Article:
Board of Veterans Appeals

The Board of Veterans Appeals (BVA) is a step within VA’s appellate process.  Before you get to the BVA, you must file an initial application for benefits and receive a rating decision.  This decision will determine whether your disabilities are service-connected.  Service-connected disabilities will be given a percent rating.

How does the VA appeals process start?

Many veterans disagree with VA’s rating decision for one reason or another.  Initially, the rating decision is appealed by filing a notice of disagreement.  If you want to find out more information about filing a notice of disagreement and the original steps in the appeals process, you may find our article about Decision Review Officer (DRO) appeals helpful.

How do I appeal to the Board of Veterans Appeals?

Once you go through the DRO appeal or traditional appeal process, you will receive a new rating decision or a Statement of the Case (SOC).  You have reached the point where you can appeal to the BVA.    You have 60 days from the statement of the case notice letter or from the rating decision notice letter to file an appeal.  The appeal must be filed on a VA Form 9.

Some time (probably long after) you file your VA Form 9, VA will send you a letter notifying you that your file has been sent to the Board of Veterans Appeals.  Read this letter carefully.  It should notify you that you have 90 days to request a hearing before BVA and/or submit additional evidence  in support of your claim.

How should I approach an appeal to the BVA?

There are many important factors to consider in appealing a VA decision.  With BVA appeals, you have to consider:

  • Whether to request a hearing with the BVA
  • Whether to submit additional evidence and what evidence you should submit
  • The deadlines for filing an appeal, submitting additional evidence, and requesting a hearing

Many veterans find it very helpful to have legal representation on a VA appeal.  Our firm has two attorneys accredited to represent veterans in claims and appeals before VA.  They provide free consultations about your case. If you hire us, you only pay us if we are successful in representing you.  Also, if you do pay us, it is only a percentage of the back due benefits.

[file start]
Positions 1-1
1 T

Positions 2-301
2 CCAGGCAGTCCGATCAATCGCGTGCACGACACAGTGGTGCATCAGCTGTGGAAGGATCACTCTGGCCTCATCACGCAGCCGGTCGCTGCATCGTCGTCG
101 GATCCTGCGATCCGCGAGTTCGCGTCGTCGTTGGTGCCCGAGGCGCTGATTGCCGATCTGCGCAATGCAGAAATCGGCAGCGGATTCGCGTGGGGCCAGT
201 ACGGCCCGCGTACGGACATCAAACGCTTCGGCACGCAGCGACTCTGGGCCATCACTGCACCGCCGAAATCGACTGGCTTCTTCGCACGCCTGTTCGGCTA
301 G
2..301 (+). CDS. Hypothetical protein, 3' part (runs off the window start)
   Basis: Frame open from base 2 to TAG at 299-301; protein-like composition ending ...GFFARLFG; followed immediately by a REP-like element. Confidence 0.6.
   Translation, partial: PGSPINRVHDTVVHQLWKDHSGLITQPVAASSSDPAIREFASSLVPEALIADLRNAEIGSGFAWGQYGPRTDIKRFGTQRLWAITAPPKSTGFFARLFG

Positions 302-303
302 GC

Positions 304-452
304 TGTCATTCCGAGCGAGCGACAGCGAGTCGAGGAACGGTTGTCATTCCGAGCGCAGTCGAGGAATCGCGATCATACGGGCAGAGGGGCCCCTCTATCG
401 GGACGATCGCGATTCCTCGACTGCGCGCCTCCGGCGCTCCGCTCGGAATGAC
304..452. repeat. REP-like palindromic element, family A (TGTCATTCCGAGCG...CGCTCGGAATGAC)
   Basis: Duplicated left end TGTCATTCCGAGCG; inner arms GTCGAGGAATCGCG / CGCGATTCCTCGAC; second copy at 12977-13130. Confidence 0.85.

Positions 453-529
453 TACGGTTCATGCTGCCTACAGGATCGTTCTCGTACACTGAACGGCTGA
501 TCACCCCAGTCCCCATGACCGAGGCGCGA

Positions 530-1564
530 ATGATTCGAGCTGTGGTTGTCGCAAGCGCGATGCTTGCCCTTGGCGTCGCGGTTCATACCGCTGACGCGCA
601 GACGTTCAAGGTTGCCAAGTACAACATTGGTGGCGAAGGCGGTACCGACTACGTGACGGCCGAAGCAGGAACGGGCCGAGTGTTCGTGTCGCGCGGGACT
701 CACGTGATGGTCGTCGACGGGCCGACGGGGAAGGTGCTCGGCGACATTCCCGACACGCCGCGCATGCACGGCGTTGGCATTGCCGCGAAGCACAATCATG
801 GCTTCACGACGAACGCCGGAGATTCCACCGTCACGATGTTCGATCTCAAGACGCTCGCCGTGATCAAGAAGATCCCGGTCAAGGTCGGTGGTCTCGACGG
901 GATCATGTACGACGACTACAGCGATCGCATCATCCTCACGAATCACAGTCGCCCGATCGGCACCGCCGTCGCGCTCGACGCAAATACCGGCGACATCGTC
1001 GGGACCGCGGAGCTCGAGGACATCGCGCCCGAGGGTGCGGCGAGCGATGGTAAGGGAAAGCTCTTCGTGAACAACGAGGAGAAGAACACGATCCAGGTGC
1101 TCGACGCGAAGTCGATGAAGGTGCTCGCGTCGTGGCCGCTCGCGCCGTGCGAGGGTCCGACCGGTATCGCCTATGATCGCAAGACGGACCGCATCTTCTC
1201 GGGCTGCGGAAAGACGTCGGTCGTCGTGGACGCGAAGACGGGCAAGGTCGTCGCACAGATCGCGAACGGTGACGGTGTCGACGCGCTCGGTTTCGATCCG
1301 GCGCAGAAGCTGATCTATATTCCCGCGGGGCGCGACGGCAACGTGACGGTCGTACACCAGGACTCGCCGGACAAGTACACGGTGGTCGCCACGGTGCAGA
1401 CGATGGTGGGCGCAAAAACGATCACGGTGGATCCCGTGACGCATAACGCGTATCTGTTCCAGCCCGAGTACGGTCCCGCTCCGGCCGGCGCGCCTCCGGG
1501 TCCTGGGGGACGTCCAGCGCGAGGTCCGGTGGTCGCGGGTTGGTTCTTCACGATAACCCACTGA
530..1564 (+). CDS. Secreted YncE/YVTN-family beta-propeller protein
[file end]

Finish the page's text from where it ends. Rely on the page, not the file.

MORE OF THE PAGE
What happens when the Board of Veterans Appeals decides my appeal?

BVA will then make a decision on your appeal.  This decision can grant your request, deny your request, or remand your request to the VA Regional Office with instructions.  If your claim is granted, the Regional Office should issue a rating decision.  If your claim is denied, you have the option of appealing further to the Court of Appeals for Veterans’ Claims (CAVC). If you are going to appeal to CAVC, you need to act quickly because there are time limits for filing an appeal.

If you have questions about your case or would like to consider getting help, the best thing to do is to get a free consultation.  You can set one up by calling the phone number or completing the “Need Help” form on the right side of this page.


What if I have more questions about my VA claim?

I understand you want your VA claim to be done as quickly as possible. But remember the ultimate goal – to win your VA disability compensation claim.

You may eventually get there on your own, but it may be after a series of decisions by the Regional Office and Board of Veterans Appeals. Sometimes claims are appealed and remanded several times, which can cause a claim to drag on for years. If you are interested in avoiding unnecessary delay in your claim and want to do everything you can to maximize your chances of success, it is probably a good idea for you to consult with an accredited veterans disability attorney.

We would be happy to talk to you. If you would like a free consultation with our Perkins Studdard veterans disability attorneys just click here or give us a call to begin the process.

Travis Studdard is an attorney who focuses on representing veterans in VA disability compensation claims.  He regularly writes about issues that are important to veterans and their families.
You can subscribe to his Veterans Disability channel on YouTube.

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